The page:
Stretching westward from deep in the Appalachian Mountains to the waters of the Mississippi River that drain the center of the United States lies Kentucky, the Land of Tomorrow. Kentucky was the nation's first extension of itself into the interior of the vast North American continent. As such, Kentucky became the restless heart of the growing, maturing United States. To know Kentucky, its land, people, its civilization, its distinctive character and personality, takes time. Often, such things are not as they first seem. This is so for it is the state's numerous ironies and paradoxes that give the Commonwealth's way of life much of its meaning, power, vitality, wonder, and its great capacity to endure. The greatest of these ironies and paradoxes is that of the larger American civilization-the tension and ever shifting balance between the strong desire for expansive individual liberty and the need for community. This is the story of Kentucky, the nation's restless heart, and of its people's ongoing search for home and freedom, as seen through multiple prisms of irony and paradox.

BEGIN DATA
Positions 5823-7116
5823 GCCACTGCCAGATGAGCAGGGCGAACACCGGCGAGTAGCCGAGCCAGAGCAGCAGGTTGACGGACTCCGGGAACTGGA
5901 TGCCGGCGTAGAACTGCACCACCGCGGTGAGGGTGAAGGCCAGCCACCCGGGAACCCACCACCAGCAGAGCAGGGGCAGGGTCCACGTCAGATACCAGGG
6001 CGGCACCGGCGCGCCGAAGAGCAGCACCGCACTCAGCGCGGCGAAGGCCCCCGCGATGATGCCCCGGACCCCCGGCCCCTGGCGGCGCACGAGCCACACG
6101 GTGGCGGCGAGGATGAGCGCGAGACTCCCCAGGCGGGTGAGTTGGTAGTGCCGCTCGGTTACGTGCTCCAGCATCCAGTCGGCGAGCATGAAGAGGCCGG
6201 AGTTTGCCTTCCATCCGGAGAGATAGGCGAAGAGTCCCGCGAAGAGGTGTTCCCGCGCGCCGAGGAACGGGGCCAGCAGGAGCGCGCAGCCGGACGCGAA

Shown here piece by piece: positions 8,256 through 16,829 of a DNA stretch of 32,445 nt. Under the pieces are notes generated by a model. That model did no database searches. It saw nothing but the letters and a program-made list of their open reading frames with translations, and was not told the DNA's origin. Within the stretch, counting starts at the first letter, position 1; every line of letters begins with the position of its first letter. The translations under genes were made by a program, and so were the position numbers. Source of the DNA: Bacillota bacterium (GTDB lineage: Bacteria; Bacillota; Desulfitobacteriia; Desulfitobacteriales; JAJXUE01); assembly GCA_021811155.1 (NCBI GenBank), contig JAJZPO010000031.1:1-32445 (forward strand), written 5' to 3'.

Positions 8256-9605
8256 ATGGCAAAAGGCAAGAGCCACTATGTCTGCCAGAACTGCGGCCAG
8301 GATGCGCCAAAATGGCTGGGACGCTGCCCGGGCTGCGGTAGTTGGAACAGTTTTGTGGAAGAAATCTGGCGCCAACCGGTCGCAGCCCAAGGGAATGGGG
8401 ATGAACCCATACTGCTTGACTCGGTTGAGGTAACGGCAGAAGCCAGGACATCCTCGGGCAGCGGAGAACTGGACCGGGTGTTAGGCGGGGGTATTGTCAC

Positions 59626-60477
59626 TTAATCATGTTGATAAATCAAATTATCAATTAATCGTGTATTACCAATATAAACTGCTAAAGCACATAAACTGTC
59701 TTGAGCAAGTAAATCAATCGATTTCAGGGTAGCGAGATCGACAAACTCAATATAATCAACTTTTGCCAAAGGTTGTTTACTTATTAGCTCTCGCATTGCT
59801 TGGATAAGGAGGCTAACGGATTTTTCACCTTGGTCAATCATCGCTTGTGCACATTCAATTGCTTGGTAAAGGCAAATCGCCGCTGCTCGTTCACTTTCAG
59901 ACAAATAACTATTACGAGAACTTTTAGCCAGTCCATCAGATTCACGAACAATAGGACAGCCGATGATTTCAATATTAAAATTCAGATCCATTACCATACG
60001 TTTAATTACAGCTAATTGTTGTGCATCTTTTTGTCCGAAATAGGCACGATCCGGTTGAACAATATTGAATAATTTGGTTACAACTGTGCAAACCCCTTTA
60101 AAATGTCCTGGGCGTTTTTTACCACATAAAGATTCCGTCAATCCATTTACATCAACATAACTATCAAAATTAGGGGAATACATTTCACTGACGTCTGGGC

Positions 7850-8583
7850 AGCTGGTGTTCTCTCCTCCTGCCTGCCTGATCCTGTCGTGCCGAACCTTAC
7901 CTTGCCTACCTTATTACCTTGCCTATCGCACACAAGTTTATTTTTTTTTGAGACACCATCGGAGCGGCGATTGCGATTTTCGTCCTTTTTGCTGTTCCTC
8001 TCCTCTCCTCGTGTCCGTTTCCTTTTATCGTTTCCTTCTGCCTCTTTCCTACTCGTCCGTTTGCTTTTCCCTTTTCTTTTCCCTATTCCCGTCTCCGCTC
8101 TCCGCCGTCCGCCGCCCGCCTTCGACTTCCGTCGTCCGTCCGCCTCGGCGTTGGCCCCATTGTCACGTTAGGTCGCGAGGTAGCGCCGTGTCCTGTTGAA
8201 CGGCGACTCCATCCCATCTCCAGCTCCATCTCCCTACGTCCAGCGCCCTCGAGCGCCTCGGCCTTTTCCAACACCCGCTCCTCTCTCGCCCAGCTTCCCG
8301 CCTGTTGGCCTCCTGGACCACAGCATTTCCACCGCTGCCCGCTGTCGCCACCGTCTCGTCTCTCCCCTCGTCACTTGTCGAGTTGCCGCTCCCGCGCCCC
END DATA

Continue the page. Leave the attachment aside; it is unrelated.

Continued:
James Larry Hood is Adjunct Professor at the University of Kentucky.
Part 1 Preface Chapter 2 Introduction Chapter 3 Kentucky in the Days before the American Civil War Chapter 4 Civil War and Post-War Adjustment: Kentucky 1860-1900 Chapter 5 The Progressive Era in Kentucky 1900-1920 Chapter 6 Post-War Readjustment Again and War Again 1920-1945 Chapter 7 Kentucky after the Second World War Chapter 8 The River of Life Flows On Chapter 9 Paradoxes Enough: Liberty and Community in Kentucky Part 10 Endnotes Part 11 Bibliography Part 12 Index